Posted February 26, 2009
Idaho State University’s 38th annual Frank Church Symposium March 4-6 will be on the theme “Energy to Overcome” and will feature keynote speaker Harold Blackman, from the Idaho National Laboratory.
Blackman will deliver the keynote address “Energy and Water: Global and Local” at 7:30 p.m. March 4 in the Pond Student Union Wood River Room.
Blackman is director of laboratory integration at the INL where he assists in administering strategic planning, research activities and education. In addition, he is the director of the Center for Advanced Energy Studies (CAES), which was officially dedicated on Feb. 20 in Idaho Falls.
The International Affairs Council, an Idaho State University student organization funded by the Associated Students of ISU, is hosting the symposium. The symposium, which is free and open to the public, will be held in the Pond Student Union. It runs from 9 a.m. to 8:30 p.m. March 4, 9:15 a.m. to 4 p.m. March 5 and 9:15 a.m. to noon March 6.
This year’s symposium includes lectures and panel discussions on various topics, including:
• “Energy in the 21st Century: Opportunities and Challenges,” by Gawdat Bahgat, at 9:15 a.m. March 4. This is the Joseph Hearst Memorial Lecture. Bahgat is a professor of political science and director of the Center for Middle Eastern Studies at Indiana University of Pennsylvania and auther of numerous books including “Nuclear Proliferation in the Middle East” and “American Oil Diplomacy in the Persian Gulf and the Caspian Sea.” Bahgat’s main areas of expertise include energy security, proliferation of weapons of mass destruction, and terrorism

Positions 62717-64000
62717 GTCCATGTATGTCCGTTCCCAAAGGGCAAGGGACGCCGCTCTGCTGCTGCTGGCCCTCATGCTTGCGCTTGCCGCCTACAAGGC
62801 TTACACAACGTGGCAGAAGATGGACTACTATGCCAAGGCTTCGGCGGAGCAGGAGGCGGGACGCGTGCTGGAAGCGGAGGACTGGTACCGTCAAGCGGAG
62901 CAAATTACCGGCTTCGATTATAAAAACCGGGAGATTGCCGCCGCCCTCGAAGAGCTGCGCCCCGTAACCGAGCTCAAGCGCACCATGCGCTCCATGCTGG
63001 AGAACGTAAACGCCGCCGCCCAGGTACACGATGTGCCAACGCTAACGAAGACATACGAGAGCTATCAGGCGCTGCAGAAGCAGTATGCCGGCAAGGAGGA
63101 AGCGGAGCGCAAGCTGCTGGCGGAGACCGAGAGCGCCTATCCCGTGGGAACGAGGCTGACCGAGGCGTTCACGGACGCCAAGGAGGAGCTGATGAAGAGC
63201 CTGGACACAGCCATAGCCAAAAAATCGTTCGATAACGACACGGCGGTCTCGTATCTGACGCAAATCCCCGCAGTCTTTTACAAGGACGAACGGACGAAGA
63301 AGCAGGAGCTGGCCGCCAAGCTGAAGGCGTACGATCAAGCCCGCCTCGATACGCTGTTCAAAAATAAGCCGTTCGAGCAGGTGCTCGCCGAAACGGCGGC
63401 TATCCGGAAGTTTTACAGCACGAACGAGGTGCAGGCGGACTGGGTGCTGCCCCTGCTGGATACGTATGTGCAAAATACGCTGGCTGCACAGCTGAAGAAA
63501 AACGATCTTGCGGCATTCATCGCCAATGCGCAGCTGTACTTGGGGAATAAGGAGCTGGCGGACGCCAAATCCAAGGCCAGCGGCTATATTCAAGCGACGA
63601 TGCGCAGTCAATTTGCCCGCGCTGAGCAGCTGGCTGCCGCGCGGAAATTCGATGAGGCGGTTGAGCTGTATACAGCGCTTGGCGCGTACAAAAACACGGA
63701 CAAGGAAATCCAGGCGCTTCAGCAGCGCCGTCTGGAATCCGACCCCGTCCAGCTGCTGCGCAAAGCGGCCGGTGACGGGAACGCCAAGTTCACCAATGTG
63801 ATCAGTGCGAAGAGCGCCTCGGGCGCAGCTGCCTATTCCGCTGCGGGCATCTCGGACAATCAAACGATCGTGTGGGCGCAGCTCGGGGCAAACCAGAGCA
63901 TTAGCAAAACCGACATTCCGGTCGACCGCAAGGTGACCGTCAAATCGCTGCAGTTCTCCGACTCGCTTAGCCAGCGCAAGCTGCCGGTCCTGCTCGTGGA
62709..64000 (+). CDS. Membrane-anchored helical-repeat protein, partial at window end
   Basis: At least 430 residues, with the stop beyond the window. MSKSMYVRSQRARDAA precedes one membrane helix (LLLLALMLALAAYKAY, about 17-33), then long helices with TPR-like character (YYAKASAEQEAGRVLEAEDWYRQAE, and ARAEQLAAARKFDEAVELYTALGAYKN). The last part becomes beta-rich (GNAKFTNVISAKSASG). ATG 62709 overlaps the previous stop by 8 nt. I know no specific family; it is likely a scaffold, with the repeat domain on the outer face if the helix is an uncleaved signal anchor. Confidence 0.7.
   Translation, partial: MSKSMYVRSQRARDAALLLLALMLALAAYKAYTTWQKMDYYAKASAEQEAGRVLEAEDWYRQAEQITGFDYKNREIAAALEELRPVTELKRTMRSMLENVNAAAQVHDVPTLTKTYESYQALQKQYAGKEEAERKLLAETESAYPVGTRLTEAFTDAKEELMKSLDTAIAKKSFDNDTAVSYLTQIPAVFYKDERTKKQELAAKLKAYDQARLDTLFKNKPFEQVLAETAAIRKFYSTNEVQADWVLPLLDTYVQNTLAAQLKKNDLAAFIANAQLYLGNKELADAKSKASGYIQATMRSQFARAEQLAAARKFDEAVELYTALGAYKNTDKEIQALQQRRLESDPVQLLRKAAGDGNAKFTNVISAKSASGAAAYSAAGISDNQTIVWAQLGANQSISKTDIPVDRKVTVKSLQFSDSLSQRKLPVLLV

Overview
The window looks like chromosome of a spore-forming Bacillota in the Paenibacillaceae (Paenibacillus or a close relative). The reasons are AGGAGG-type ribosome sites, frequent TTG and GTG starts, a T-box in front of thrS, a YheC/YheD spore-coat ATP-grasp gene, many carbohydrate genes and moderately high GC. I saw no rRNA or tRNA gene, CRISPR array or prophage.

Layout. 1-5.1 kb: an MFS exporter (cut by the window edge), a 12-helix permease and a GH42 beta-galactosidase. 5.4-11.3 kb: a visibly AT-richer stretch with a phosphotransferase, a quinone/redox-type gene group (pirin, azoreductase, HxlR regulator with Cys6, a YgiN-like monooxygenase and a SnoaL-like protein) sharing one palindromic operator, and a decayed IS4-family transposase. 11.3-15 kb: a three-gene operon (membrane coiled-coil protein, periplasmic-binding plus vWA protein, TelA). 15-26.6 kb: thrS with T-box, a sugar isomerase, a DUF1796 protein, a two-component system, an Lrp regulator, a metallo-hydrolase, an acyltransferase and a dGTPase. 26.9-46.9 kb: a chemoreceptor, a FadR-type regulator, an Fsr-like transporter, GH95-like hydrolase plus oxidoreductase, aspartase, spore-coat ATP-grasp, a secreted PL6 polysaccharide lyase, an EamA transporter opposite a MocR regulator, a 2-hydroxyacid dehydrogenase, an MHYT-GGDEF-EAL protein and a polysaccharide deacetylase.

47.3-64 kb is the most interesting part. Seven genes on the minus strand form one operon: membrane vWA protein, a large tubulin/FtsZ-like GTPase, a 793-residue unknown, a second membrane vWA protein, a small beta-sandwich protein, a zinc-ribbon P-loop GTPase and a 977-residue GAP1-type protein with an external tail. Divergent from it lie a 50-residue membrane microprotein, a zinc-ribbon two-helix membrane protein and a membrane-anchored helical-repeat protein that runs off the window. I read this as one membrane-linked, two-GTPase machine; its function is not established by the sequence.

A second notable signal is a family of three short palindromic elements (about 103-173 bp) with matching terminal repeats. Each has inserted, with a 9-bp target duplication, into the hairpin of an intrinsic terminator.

• “E=MC2,” by William Tucker at 9:15 a.m. March 6 in the Pond Student Union Salmon River Suite. This is the H. Foster Lecture. Tucker is a veteran journalist who has written on energy and the environment, plus a variety of other subjects, for the last 25 years. His latest book is “Terrestrial Energy: How Nuclear Power Will Lead the Green Revolution and End America's Long Energy Odyssey.”
• Panel discussions on “Global Future of Energy,” International Energy Conflictc,” “Oil Crisis: Do We Have One,” Energy Dependence and Independence,” “Food versus Energy” and “Energy Security” will be held during the three-day symposium.
Other symposium panelists include Brian Black, associate professor of history and environmental studies at Penn State Altoona; Denis Beller, research professor of nuclear engineering and systems engineer, radiation effects at Bigelow Aerospace, Inc., in Las Vegas; Robert Forbis, doctoral candidate and graduate instructor in political science at the University of Utah; Dale Getz, public affairs spokesman and human resource manager for the ExxonMobil Billings, Mont., refinery; A.J. Goulding, president of London Economics International; Melinda Hamilton, lead for bioenergy programs for the Center for Advanced Energy Studies; Brian Kane, State of Idaho Assistant Chief Deputy Attorney General; and Ken Miller, manager of the Snake River Alliance’s Clean Energy Program.
For a complete schedule and more information on the symposium contact the ISU International Studies Office at 282-3043 or visit the International Affairs Council Web site.